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Travel in numbers and colours: Wear pink for luck on Tuesdays in Thailand


Adam Jacot de Boinod
Tuesday 02 June 2015 09:39 BST
Thai break: Orange brings luck on a Thursday
Thai break: Orange brings luck on a Thursday (Getty)

In Asia, days of the week, months of the year and even numbers are far more than mere markers of time.

In Thailand, it is widely believed that dressing in a certain colour each day will bring you good luck. The code is: Monday, yellow; Tuesday, pink; Wednesday, green; Thursday, orange; Friday, blue; Saturday, purple; Sunday, red. Black is reserved for funeral days.

Turkmenistan takes things a step further by conferring significance to days of the week and months of the year. In 2002, President Saparmurat Niyazov decided to rename both categories. Monday translates as Main or First Day; Tuesday as Young Day; Wednesday, Favourable Day; Thursday, Justice Day; Friday, Mother Day; Saturday, Spiritual Day; and Sunday, Rest Day. Some months were also renamed to take the names of past heroes, but January was to become Turkmenbashi, after the president's official name (Head of all the Turkmen).

Across South-east Asia, certain numerical groups have particular significance. In Vietnam, four is represented with the country's four supernatural creatures (tu-linh): dragon, unicorn, tortoise and phoenix.

In Yemen, the number five relates to the bani khoms, who were practitioners of the five despised trades (barber, butcher, bloodletter, bath attendant and tanner).

In Vietnam, six is expressed with what is judged to be the six arts (luc-nghe): propriety, music, archery, charioteering, writing, mathematics.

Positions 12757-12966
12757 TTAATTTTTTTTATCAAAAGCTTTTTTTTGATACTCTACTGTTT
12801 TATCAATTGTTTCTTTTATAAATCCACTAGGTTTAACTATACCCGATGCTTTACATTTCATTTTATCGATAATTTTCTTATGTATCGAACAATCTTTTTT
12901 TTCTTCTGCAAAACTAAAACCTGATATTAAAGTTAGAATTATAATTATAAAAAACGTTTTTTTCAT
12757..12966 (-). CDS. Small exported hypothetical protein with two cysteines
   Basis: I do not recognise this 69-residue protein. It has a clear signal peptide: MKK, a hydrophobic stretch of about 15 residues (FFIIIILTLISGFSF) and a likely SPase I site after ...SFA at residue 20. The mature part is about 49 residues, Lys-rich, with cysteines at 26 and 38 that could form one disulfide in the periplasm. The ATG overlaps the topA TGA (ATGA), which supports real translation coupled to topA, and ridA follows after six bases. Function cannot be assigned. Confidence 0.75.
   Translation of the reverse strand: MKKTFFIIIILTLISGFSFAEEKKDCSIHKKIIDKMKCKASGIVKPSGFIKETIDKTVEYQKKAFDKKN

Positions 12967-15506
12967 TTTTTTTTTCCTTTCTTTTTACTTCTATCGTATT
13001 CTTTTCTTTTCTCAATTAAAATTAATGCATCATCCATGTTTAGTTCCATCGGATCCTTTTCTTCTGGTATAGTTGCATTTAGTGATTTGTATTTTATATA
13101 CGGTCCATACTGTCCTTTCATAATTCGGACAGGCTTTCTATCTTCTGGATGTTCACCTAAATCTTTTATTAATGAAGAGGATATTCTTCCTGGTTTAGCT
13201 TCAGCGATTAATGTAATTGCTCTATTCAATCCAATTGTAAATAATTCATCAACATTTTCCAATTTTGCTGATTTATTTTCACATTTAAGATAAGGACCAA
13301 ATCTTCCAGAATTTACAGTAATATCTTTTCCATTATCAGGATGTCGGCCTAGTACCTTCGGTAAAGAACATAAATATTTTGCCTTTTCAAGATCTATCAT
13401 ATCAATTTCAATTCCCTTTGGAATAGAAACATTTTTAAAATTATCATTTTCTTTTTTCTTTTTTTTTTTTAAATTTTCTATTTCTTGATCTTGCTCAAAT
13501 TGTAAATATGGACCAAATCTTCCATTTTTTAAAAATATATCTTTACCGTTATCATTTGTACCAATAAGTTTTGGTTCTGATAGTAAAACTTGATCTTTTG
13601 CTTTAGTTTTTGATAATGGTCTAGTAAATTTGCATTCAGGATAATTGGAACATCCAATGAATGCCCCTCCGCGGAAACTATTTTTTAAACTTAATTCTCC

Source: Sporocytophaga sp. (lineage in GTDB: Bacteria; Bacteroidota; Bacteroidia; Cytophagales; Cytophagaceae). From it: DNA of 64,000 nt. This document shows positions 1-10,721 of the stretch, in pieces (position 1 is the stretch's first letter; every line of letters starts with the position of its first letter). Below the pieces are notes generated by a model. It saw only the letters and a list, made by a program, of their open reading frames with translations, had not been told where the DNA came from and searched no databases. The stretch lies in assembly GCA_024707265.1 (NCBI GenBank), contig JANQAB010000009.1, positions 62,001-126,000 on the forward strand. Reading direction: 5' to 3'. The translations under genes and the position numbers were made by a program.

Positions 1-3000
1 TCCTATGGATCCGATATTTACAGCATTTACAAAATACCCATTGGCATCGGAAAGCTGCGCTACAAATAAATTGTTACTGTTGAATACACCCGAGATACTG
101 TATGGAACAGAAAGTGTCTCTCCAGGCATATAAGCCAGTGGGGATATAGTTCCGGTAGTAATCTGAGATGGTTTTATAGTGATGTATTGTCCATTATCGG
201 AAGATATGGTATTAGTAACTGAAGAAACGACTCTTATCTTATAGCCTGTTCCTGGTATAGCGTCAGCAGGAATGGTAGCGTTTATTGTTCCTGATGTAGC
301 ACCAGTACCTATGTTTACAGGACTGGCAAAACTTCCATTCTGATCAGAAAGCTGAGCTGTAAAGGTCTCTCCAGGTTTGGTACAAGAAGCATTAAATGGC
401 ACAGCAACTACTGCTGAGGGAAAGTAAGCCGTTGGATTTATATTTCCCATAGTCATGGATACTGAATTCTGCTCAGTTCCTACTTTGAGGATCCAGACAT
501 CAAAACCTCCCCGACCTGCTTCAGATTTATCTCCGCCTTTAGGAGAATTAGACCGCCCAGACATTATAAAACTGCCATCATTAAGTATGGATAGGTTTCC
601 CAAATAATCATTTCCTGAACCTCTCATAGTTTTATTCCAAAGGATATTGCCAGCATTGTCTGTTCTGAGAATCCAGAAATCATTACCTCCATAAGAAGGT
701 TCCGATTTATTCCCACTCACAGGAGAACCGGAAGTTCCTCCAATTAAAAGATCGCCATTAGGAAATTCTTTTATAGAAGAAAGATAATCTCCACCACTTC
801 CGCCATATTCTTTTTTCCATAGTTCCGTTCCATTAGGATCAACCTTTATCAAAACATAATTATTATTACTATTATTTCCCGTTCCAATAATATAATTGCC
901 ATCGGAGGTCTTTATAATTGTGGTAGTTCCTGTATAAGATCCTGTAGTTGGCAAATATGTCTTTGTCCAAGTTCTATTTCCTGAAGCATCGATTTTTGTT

Haft rang are the Persian seven colours of the heavenly bodies: Saturn, black; Jupiter, brown; Mars, red; the Sun, yellow; Venus, white; Mercury, blue; the Moon, green.

Ashtabhoga for the Tulu in southern India are the eight sources of enjoyment: habitation, bed, clothing, jewels, wife, flower, perfumes, betel-leaf and areca nut.

More earthily, meanwhile, are the nine basic commodities that people need for everyday living. What the Indonesians call sembako consist of rice, flour, eggs, sugar, salt, cooking oil, kerosene, dried fish and basic textiles.

And finally there are the 10 Persian vices (dah ak) which are named after the tyrant Zahhak. He was notorious for 10 defects of body or mind: ugliness, shortness of stature, excessive pride, indecency, gluttony, scurrility, cruelty, hastiness, falsehood and cowardice.

Adam Jacot de Boinod is the author of The Meaning of Tingo and Other Extraordinary Words from around the World, published by Penguin Books. He also created the iPhone app Tingo, a quiz on interesting words.

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